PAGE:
Our application has a lot of .NET assemblies, which up until now, has not been deployed with NGen-scripts, so they are always JITted at runtime.
Since our application is typically deployed to a terminal server, getting Windows to share binary images of the code is probably more optimal than the current way, so I'm looking at setting base addresses and NGen'ning the assemblies.
So I ran the program without NGen whatsoever, and used [listdlls from SysInternals] to find the size of each, which I then increased to the next class of size (ie. xxxx --> 10000). I then laid out a memory list for all our assemblies, and adjusted the base addresses of them all.
So far so good, with
listdlls I can now see that none of our assemblies are rebased at runtime.
However, how can I measure how much memory is actually shared between two instances? Basically, let's say I start two instances of the program without having executed NGEN on the assemblies, and then after having executed NGEN, do it again.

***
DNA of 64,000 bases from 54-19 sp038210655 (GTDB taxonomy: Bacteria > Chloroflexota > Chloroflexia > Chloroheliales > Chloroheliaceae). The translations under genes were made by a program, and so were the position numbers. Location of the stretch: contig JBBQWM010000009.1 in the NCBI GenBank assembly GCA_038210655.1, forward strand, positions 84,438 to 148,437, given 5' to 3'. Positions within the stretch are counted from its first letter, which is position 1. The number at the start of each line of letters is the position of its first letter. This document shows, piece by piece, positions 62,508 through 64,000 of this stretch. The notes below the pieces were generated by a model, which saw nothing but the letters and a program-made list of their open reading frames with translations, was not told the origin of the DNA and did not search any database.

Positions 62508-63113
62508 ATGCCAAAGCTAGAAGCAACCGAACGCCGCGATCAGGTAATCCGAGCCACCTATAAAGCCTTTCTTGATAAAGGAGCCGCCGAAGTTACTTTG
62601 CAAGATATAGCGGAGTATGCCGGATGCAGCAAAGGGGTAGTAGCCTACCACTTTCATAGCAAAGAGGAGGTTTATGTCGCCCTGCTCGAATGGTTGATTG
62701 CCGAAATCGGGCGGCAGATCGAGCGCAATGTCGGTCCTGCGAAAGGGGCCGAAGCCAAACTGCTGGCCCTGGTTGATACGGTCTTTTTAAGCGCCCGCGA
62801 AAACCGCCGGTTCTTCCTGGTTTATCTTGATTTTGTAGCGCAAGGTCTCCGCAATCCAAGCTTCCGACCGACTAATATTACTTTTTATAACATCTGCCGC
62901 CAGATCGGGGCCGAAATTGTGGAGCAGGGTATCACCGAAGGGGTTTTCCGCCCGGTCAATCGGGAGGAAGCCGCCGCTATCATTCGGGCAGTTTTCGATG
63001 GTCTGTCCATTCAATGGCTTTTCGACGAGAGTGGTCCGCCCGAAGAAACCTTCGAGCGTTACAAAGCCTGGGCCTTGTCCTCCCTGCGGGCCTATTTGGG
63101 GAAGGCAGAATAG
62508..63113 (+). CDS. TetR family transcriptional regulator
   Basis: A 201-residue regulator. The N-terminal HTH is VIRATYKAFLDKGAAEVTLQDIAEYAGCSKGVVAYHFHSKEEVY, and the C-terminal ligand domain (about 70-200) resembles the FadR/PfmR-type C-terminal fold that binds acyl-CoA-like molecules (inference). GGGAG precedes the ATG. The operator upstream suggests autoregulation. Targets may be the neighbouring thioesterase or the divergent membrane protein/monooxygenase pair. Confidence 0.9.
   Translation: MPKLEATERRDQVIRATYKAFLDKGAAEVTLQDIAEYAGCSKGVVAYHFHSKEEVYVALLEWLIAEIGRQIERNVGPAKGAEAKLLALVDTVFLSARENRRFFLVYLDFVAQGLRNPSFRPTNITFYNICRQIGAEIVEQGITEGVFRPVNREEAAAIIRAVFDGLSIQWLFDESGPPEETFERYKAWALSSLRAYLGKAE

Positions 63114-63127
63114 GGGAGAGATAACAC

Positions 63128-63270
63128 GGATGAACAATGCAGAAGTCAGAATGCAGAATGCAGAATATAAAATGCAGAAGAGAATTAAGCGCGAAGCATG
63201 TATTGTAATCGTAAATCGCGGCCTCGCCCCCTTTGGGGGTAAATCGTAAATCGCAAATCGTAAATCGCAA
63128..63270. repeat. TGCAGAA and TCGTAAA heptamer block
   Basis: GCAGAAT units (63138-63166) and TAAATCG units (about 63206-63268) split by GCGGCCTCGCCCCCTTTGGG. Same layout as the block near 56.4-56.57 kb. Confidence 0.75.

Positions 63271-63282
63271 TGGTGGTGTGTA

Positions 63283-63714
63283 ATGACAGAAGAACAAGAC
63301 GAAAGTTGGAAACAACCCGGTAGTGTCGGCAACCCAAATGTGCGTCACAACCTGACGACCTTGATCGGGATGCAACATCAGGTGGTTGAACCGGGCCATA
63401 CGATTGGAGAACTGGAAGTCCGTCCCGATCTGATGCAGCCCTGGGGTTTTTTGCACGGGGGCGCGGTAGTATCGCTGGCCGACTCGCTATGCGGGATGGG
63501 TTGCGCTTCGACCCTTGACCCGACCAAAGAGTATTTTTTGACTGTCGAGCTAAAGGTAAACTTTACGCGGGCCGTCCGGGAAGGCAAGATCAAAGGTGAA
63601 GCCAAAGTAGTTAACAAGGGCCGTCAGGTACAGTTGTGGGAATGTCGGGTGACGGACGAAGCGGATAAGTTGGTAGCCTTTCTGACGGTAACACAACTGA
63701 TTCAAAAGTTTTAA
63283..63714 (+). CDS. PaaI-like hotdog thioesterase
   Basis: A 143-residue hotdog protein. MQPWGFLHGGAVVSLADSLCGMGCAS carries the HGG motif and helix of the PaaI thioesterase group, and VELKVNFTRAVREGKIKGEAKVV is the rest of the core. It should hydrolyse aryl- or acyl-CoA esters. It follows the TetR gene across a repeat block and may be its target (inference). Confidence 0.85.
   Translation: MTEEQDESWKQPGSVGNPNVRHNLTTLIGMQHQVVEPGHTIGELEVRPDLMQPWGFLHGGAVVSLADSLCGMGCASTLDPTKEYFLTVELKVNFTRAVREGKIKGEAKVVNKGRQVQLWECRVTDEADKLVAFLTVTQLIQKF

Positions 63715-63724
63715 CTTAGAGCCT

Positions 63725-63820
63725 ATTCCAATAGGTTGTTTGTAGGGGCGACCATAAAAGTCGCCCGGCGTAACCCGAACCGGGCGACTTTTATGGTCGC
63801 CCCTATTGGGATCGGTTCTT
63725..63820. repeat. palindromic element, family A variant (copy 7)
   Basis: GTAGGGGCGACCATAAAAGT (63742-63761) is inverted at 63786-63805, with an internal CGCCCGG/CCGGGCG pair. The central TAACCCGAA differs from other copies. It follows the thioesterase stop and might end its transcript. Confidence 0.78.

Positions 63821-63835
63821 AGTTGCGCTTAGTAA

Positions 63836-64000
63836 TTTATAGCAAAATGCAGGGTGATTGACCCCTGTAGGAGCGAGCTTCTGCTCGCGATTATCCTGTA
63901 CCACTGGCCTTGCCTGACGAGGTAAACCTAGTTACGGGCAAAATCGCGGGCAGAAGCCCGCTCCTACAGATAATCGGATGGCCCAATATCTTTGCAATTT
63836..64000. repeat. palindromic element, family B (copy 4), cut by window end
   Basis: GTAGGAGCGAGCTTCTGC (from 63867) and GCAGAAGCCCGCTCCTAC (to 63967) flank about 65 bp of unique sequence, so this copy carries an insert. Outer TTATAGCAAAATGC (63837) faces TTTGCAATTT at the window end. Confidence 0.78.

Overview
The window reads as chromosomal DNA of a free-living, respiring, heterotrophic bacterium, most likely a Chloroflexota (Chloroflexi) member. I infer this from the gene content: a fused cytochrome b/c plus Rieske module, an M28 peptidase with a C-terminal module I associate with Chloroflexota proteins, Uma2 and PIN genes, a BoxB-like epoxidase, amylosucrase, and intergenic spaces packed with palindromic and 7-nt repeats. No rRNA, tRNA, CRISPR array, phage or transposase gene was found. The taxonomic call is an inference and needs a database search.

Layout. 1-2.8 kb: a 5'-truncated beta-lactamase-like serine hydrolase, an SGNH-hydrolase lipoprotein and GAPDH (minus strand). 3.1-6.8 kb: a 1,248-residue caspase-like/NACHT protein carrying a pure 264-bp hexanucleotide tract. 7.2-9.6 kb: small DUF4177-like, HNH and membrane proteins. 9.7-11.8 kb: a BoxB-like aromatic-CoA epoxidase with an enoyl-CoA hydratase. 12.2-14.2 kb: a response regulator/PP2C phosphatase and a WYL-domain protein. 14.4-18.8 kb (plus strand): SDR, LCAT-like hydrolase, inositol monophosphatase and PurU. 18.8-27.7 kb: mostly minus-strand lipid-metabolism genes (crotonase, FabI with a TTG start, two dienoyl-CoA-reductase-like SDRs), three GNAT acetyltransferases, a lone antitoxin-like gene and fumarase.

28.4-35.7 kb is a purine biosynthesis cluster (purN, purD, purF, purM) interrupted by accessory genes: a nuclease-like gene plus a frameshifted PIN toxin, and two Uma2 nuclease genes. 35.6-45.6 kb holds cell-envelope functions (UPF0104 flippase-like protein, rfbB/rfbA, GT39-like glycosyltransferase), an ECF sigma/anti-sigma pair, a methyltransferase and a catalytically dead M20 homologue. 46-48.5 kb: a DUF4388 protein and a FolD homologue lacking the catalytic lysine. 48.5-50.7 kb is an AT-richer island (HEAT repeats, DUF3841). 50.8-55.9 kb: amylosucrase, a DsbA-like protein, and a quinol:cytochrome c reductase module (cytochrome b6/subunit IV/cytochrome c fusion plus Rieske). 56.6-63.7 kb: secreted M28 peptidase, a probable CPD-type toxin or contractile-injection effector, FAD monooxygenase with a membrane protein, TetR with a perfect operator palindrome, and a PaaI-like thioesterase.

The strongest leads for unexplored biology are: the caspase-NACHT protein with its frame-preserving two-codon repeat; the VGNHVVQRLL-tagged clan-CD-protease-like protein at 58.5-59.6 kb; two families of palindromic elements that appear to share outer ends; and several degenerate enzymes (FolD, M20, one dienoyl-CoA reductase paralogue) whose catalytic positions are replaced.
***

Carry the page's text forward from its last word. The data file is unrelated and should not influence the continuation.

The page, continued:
What kind of numbers should I look at, and from which tool, in order to find the actual effect, if any?
For instance, I'm aware of the fact that the very act of rebasing our assemblies might move 3rd party assemblies we use (DevExpress components for instance) around so that they suddenly must rebase, and then the whole thing is a wash.
So, from where do I read which numbers? Like, do I use the working set of task manager? The private memory? commit size? free memory before and after?